» Issue 23
Last updated Tue, 2014-02-25 15:47 — minh
News from the EIROs
A voyage through space, arts and the seven seas
EIROforum, the publisher of Science in School, reports on the latest news from its eight European inter-governmental research organisations.
Read (English, Greek, Polish, Spanish) | PDF [721 KB]
Science on Stage: a Slovak-British relationship
Sonia Furtado Neves explains how 30 teachers recently experienced the thrill of cutting-edge research.
Read (English, Spanish) | PDF [721 KB]
Finding maths where you least expect it: interview with Marcus du Sautoy
What makes viruses so virulent? Why do we enjoy music? Why is the Alhambra so beautiful? The answer? Mathematics!
Read (English, Catalan, German, Greek, Italian, Maltese, Polish, Romanian, Spanish) | PDF [811 KB]
Exploding chromosomes: how cancer begins
Brain tumours are one of the most common causes of death in children – and may begin when chromosomes are torn apart during cell division.
Read (English, Albanian, Croatian, Galician, German, Greek, Italian, Polish, Portuguese, Romanian, Serbian, Slovak, Spanish) | PDF [848 KB]
On your bike: how muscles respond to exercise
We all know that exercise makes us fitter and healthier – but what changes take place in our cells to make this happen?
Read (English, Albanian, Czech, German, Italian, Polish, Portuguese, Russian, Serbian, Spanish) | PDF [668 KB]
Creating eclipses in the classroom
During an eclipse, the Sun or the Moon seems to disappear. Why not explore this fascinating phenomenon in the classroom, with an easy to build model?
Read (Enlgish, French, Galician, German, Greek, Italian, Polish, Portuguese, Spanish) | PDF [438 KB]
Science education projects
Building a seismograph from scrap
Did you know that you can use old hi-fi speakers to detect earthquakes? And also carry out some simple earthquake experiments in the classroom?
Read (English, French, Greek, Italian, Polish, Spanish) | PDF [1.3 MB]
Bread-making: teaching science in primary school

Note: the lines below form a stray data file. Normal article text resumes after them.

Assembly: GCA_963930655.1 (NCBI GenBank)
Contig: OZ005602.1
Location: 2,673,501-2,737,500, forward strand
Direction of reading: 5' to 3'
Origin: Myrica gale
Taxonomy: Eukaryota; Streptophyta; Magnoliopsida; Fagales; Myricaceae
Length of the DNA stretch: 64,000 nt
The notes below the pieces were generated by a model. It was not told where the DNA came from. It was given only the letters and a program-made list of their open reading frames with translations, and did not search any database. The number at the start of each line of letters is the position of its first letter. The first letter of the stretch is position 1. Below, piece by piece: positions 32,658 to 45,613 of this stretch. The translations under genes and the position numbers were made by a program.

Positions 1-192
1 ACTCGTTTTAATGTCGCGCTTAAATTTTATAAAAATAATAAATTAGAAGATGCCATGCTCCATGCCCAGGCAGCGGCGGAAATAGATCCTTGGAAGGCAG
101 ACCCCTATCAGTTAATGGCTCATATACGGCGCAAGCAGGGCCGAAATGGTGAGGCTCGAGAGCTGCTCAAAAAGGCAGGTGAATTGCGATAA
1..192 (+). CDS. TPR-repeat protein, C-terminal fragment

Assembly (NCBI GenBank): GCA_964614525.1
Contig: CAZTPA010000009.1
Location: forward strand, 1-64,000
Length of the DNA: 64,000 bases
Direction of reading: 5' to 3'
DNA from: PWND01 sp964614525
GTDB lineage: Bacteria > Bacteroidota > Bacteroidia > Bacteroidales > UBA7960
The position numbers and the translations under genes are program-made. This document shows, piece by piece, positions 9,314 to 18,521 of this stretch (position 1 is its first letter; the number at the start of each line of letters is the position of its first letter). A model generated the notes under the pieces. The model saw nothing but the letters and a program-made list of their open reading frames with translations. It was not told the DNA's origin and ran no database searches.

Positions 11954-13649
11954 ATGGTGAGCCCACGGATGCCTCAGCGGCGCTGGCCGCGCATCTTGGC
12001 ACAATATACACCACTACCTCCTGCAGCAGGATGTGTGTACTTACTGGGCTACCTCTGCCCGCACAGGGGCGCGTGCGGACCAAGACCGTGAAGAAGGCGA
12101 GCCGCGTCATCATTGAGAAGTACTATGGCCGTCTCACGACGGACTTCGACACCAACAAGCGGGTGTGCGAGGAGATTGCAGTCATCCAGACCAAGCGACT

Something as everyday as bread can offer a surprising spectrum of interdisciplinary teaching opportunities.
Read (English, Croatian, German, Greek, Italian, Polish, Portuguese, Spanish)| PDF [606 KB]
Build your own radio telescope
Astronomers use giant radio telescopes to observe black holes and distant galaxies. Why not build your own small-scale radio telescope and observe objects closer to home?
Read (English, Dutch, German, Greek, Polish, Spanish) | PDF [1.0 MB]
Solar energy: silicon solar cells
With oil reserves running out, silicon solar cells offer an alternative source of energy. How do they work and how can we exploit their full potential?
Read (English, German, Italian, Polish, Romanian, Spanish) | PDF [602 KB]
Intersex: falling outside the norm
Male or female? What are the issues surrounding children for whom the answer is not clear? Researchers Eric Vilain and Melissa Hines hope to provide some of the answers.
Read (English, German, Italian, Polish, Portuguese, Russian, Spanish) | PDF [2.4 MB]
The white continent as a stepping stone to the red planet
For scientists at the European Space Agency, a mission to Mars means going to Antarctica first.
Read (English, German, Portuguese, Romanian, Spanish) | PDF [819 KB]
Nuclear options: a teacher at CERN
Physics teacher Günter Bachmann explains how his CERN residency has inspired both him and his students.
Read (English, German, Polish, Spanish) | PDF [729 KB]
High-powered research: physicist Adrian Mancuso
Physicist Adrian Mancuso works at the cutting edge of 3D imaging, at what will be Europe’s newest and brightest X-ray facility.
Read (English, German, Polish, Spanish) | PDF [479 KB]
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